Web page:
About Our Services

We provide learning and support for children and adults with learning difficulties. We specialise in supporting and improving literacy skills which includes reading, spelling and writing.

What Is Dyslexia?

Dyslexia simply means ‘difficulty with words’ but there are many useful definitions and indicators of Dyslexia. The British Dyslexia Association describes dyslexia as a learning difficulty which primarily affects reading and writing skills. However, it does not only affect these skills. Dyslexia is actually about information processing. Dyslexic people may have difficulty processing and remembering information they see and hear, which can affect learning and the acquisition of literacy skills. Dyslexia can also impact on other areas such as organisational skills.

Support for Specific Learning Difficulties (SPELD) NSW uses the working definition:

 “An unexpected difficulty in acquiring basic skills, despite adequate opportunity for learning and ability appropriate strengths in other areas

In other words, a child seems slow to develop reading, writing, spelling and/or number even though:

They have been taught in a way that was worked for others

They are as good as others of the same age at many things

Dyslexia is also known (and diagnosed as a “Specific Learning Disorder in Reading” and can prevent children from learning at an ability-appropriate level.

So at home a dyslexic child:

Often understands all sorts of complicated ideas

Can explain them effectively

Very rarely puts them down on paper

In school they may:

Demonstrate understanding of the topic and/or concept during group work etc

Displays unexpected problems when it comes to getting ideas down on paper

Spend hours learning the words either to forget them as soon as the test starts, OR

Manage to remember the words for the actual test but spell them incorrectly when writing

Homework tasks like learning for tests or worksheets may take disproportionate length of time in relation to the successes achieved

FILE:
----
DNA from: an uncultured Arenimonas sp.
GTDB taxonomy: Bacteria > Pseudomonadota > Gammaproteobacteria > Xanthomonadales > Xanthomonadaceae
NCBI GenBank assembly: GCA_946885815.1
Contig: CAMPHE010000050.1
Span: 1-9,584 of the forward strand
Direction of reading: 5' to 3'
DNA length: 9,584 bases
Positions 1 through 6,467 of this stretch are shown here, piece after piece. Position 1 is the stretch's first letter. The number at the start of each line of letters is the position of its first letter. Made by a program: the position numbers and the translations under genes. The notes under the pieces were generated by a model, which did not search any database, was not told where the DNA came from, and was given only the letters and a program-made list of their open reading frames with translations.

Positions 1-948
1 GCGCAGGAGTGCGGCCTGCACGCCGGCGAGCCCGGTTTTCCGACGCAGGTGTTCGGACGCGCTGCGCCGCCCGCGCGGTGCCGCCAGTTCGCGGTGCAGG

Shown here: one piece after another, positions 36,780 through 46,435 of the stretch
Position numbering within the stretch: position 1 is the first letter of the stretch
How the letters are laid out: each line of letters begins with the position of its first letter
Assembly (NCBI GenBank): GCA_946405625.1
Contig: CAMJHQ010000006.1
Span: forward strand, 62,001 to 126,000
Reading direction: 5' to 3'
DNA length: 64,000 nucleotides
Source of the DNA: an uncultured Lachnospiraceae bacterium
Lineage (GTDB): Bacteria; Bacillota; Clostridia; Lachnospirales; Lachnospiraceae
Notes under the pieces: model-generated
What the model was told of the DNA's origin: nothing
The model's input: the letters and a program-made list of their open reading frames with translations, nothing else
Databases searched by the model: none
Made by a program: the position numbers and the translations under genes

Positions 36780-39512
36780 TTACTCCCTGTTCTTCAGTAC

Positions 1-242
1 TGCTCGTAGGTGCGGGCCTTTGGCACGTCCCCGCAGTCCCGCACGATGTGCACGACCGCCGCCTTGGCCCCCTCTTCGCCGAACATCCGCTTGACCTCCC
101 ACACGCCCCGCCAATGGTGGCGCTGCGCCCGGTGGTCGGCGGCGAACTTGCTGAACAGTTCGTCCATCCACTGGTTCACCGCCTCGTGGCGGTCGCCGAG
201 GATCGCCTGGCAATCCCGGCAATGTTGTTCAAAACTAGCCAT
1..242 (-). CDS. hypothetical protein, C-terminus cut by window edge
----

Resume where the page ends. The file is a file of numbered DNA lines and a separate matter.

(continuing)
A Specific Learning Disorder in Reading can often appear along side other diagnoses and challenges, these may include Attention Deficit Disorder and a Specific Learning Disorder in Written Expression.

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We teach using

Multisensory Structured Language (MSL)

MSL includes the principles of scientific reading research but goes one step further with addition of the multisensory component. The multisensory component is what makes MSL different to other traditional reading and spelling programs. The MSL Orton Gillingham approach is considered the golden standard and assists ALL children including children who have been identified with dyslexia or a related difference.

Individuals with dyslexia or a related difference require explicit, direct, and systematic instruction in both oral and written language. (National Reading Panel 2007) (Australian Dyslexia Working Party document 2010) (National Inquiry into the Teaching of Literacy 2007)

Effective MSL techniques include:

Explicit Instruction

Must directly teach the alphabetical principle (letter-sound system)

Systematic Instruction

Has a definite logical sequence of concept introduction, ordered from simple to more complex (synthetic and analytic).

Structured, Multi sensory

Structured and Multisensory delivery of language content is characteristic of effective instruction.


Since dyslexia occurs on a continuum a specialised teaching approach is best, rather than a program or method which does not allow flexibility.

Diagnostic Teaching

The teacher continually assesses their student’s ability to understand and apply learned concepts. If it is discovered that a previously taught concept is confused, it is retaught. Individuals with dyslexia may require instruction of greater intensity and duration than typically developing readers and writers.

Cognitive-Dual Route Approach

Instruction needs to consider lexical and non-lexical pathways and the cognitive and linguistic processes involved in learning to read.

Visual recognition instruction is required

Irregular words are estimated to make up 10% of the English language. Many of these words occur in early reading experience. Irregular words need to be taught directly and explicitly. Ample exposure and practice is required to strengthen the visual memory “word bank” for irregular words both for reading and spelling.

Effective reading instruction by trained teachers

  • Phonemic awareness
  • Phonics (synthetic and analytic)
  • Accuracy and Fluency
  • Vocabulary
  • Comprehension
  • As well as writing and spelling.

          Ready to get started?

          If you would like to add your child to the waitlist, please get in touch using our contact form. We offer initial phone consultations by request.